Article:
Tips for Talking with Your Child with Special Needs about Tragedy

The Exceptional Parent, August 2016 | Go to article overview

Tips for Talking with Your Child with Special Needs about Tragedy


With recent tragedies in the news, many children, including those challenged with special needs, are exposed to trauma through the media and in conversations. The Episcopal Center for Children (ECC), a nonprofit school serving children with special needs ages 5-14 in the Washington, DC area, offers some advice on how to talk with your child about tragedy.

"Children hear information from other children and from the activities around them. Your child will pick up information very quickly after a traumatic event happens," said Dodd White, president and CEO of ECC. "It's important for parents and guardians to set a tone of openness and support with their children, and to reassure children that they are safe." Dodd and the staff at ECC offer the following tips and advice, adapted from the Mayo Clinic, SpecialNeeds.com, and the National Child Traumatic Stress Network.

Use age appropriate language. Talk with your child about the tragedy in a way that is appropriate for his or her age. Elementary schoolers may have questions about their own safety and security. Older children may want more information about the cause of the tragedy or want to talk about how it could be prevented.

Share what is appropriate for your child. Be mindful about the personality of your child. Your child may be a six year old who laughs at monsters in movies and can handle the truth about bad guys being a reality of life. Or your child may be a 10 year old who cannot handle scary movies, and gets emotional when people are hurt. When answering your child's questions about tragic news events, let the unique personality of your child be your guide.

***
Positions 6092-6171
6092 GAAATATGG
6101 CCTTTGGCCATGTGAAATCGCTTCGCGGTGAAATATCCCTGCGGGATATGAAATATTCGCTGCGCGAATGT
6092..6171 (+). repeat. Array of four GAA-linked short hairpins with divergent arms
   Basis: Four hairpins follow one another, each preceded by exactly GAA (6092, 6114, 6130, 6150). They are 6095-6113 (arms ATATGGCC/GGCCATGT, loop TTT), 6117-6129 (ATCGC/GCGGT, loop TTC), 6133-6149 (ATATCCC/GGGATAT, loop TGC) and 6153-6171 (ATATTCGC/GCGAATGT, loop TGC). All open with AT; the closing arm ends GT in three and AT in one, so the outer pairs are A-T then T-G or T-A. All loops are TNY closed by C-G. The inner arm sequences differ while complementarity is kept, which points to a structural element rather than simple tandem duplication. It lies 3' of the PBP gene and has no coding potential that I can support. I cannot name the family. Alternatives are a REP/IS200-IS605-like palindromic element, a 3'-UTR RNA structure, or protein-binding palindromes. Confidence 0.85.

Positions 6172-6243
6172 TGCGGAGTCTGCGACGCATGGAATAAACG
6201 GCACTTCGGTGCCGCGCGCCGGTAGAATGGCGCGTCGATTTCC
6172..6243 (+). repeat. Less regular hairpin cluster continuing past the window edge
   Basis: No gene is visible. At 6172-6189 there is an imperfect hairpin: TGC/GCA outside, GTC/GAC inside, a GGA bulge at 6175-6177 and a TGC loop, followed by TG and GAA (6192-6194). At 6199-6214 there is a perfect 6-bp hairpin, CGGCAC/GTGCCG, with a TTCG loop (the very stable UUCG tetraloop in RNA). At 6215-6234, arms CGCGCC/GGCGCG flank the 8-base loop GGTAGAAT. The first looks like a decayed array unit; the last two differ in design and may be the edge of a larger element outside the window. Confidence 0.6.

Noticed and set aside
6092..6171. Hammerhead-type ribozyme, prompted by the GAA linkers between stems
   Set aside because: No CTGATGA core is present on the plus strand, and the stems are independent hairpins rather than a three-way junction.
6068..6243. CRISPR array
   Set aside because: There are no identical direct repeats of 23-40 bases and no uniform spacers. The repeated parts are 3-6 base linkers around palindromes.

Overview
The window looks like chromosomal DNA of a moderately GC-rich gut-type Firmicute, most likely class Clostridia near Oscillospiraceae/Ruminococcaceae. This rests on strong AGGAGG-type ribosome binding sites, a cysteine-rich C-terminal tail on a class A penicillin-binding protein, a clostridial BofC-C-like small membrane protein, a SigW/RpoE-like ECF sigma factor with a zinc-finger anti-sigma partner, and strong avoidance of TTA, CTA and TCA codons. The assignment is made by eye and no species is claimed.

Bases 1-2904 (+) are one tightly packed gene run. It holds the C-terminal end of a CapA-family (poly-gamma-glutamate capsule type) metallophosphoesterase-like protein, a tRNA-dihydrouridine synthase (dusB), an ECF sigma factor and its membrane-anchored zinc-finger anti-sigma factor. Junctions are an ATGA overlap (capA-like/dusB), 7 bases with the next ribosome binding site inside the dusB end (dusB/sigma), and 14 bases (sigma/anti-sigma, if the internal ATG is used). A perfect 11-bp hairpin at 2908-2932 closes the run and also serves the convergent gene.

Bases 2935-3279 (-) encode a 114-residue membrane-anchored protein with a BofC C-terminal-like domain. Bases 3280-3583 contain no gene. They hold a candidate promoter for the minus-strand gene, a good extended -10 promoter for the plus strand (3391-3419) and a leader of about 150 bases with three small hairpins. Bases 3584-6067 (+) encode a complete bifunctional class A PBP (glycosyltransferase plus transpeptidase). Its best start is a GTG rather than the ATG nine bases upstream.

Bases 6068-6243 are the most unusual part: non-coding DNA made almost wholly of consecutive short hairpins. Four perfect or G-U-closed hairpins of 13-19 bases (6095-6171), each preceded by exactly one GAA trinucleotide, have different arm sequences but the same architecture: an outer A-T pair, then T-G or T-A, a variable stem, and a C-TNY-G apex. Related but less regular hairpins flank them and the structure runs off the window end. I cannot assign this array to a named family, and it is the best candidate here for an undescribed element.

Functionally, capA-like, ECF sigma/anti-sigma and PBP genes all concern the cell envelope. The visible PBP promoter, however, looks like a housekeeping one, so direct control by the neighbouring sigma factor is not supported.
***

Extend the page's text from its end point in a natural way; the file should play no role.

Let your child know it is ok to talk to you about the tragedy. Spend time talking with your child. You might not know all the answers and it is OK to say that. At the same time, don't push them to talk if they don't want to. Let them know you are available when they are ready.

Be calm. Your child will look to you for cues about how to react. It's OK for children to see adults sad or crying, but consider excusing yourself if you are experiencing intense emotions.

Reassure your child about his or her own safety. Point out factors that ensure your child's immediate safety and the safety of the community. Review your family's plans for responding to a crisis. Assure your child that he or she is safe and loved.

Limit media exposure. Constant exposure to coverage of a tragedy can heighten anxiety. Do not allow young children to repeatedly see or hear news coverage of a tragedy. Even if a young child is engrossed in play, he or she is likely aware of what you are watching on television --and can become confused or upset.

Avoid placing blame. Be careful not to blame a cultural, racial or ethnic group, or people who have mental illnesses.

Maintain your family routines. …

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